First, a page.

Delighted as I am to be your commencement speaker today, MBA graduates, I must confess to being the bearer of bad news: Your education has been sorely lacking. Trust me on this: You think that you're about to deliver grand strategies to your new employers or invent new business models that will make you entrepreneurs of the year. You think that words like execution and lean and regression analysis will determine your success. You are bright and confident and full of pluck, and I both admire and envy you.
Which is why it pains me so deeply to inform you that you are all as dumb as stumps, and that a man named Norm Garrity in East Pickersnoot, North Dakota, holds the keys to your future.
Norm isn't a CEO or a venture capitalist or a management guru. He (or someone like him) is one of your new company's biggest customers. He demands that you treat him with the respect his order volume demands. He expects, as well, that you will take him to dinner.
Norm, by the way, is boring as hell.
See Brandt On Leadership: John Brandt's new blog about bad bosses, fictional employees, corporate misbehavior and the importance of never being 5 minutes late to work when you can get away with an entire hour.
This, MBA graduates, is where your career will be made or broken. You may be as smart as Albert Einstein, as ambitious as Donald Trump, but if you can't suck it up and sit through an evening with Norm -- and, more importantly, make Norm think that both he and you enjoyed it immensely -- you may as well throw your cufflinks into Lake Pickersnoot. Surviving the boring business dinner is the single most important skill you ever will develop.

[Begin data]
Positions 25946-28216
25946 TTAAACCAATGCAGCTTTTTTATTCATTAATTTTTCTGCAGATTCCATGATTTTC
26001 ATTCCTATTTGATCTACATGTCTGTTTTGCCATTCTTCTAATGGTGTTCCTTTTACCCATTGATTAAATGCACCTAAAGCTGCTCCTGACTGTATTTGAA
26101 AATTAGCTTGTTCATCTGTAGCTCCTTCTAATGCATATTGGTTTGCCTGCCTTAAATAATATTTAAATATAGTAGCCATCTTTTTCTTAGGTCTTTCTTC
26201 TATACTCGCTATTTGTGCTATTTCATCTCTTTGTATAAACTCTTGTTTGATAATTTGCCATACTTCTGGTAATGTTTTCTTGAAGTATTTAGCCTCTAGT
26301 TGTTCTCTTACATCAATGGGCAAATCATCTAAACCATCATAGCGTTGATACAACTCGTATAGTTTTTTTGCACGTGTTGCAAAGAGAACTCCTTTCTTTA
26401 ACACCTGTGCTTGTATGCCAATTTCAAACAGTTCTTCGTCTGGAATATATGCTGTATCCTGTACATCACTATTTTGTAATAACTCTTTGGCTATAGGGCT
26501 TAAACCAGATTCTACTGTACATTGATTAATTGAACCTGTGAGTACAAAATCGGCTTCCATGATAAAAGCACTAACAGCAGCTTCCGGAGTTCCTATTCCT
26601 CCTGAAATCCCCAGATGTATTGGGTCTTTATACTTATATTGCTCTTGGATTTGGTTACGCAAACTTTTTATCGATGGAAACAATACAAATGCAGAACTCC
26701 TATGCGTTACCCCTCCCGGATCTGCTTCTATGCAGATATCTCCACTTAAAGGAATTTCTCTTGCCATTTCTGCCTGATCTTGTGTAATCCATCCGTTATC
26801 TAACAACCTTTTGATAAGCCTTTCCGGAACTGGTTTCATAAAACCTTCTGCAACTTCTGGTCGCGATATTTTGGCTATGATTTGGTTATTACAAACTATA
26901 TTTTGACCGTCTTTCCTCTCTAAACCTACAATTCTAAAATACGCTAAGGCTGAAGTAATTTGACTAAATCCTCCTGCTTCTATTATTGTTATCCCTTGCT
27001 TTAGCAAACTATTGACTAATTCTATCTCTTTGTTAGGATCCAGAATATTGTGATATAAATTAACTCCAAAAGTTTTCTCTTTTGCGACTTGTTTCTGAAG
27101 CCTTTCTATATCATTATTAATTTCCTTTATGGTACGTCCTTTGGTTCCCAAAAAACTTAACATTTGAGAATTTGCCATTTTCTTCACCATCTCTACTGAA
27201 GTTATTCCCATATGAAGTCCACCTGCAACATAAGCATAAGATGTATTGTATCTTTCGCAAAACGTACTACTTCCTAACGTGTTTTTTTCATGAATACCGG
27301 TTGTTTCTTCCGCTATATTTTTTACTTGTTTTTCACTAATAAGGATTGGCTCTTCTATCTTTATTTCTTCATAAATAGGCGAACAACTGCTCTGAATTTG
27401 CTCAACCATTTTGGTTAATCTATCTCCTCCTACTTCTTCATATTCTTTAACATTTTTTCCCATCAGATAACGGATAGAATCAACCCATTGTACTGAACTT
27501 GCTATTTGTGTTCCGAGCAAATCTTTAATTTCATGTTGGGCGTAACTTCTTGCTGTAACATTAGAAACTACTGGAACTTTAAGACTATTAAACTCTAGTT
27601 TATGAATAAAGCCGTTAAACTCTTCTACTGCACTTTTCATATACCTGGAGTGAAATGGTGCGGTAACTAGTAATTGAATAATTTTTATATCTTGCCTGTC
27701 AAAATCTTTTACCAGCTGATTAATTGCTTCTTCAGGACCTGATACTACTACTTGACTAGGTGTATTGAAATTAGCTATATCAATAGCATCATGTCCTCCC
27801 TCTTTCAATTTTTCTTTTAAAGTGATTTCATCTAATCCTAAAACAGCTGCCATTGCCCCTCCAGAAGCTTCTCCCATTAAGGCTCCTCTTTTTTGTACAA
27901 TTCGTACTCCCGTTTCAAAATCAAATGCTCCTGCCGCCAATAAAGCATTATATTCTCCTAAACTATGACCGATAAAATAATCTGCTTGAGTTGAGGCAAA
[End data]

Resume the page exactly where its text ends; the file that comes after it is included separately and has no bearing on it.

It's tougher than it sounds. Silence might stop Norm -- as President Calvin Coolidge said, "If you keep dead still, they will run down in three or four minutes. [But] if you even cough or smile, they will start up all over again" -- but could also leave the impression that you have checked out of the conversation. Even Norm will get the hint at the sound of your forehead hitting the table.
Alcohol isn't recommended, either. There's not enough gin in the world to drown Norm out, and each additional martini only increases the likelihood that you will try to stab Norm to death with the little plastic swords the olives come on. (This is very hard to explain on a sales call report).
Unfortunately for you, the only thing that will really work is more of the same: You must ask Norm ever more detailed questions -- So, how is the left-handed widget market in Kalamazoo? -- until you are convinced that even he must surely hear the screaming inside your head. Trust me again: Norm will be so tickled to have someone even appear interested that he'll never notice your clenched fists. And you can always console yourself with this, from Coolidge again: "No man ever listened himself out of a job."
Especially with Norm.
John R. Brandt, formerly editor-in-chief of IndustryWeek, is CEO of the Manufacturing Performance Institute, a research and consulting firm based in Shaker Heights, Ohio. Also see Brandt On Leadership: John R. Brandt's new blog about bad bosses, fictional employees, corporate misbehavior and the importance of never being 5 minutes late to work when you can get away with an entire hour.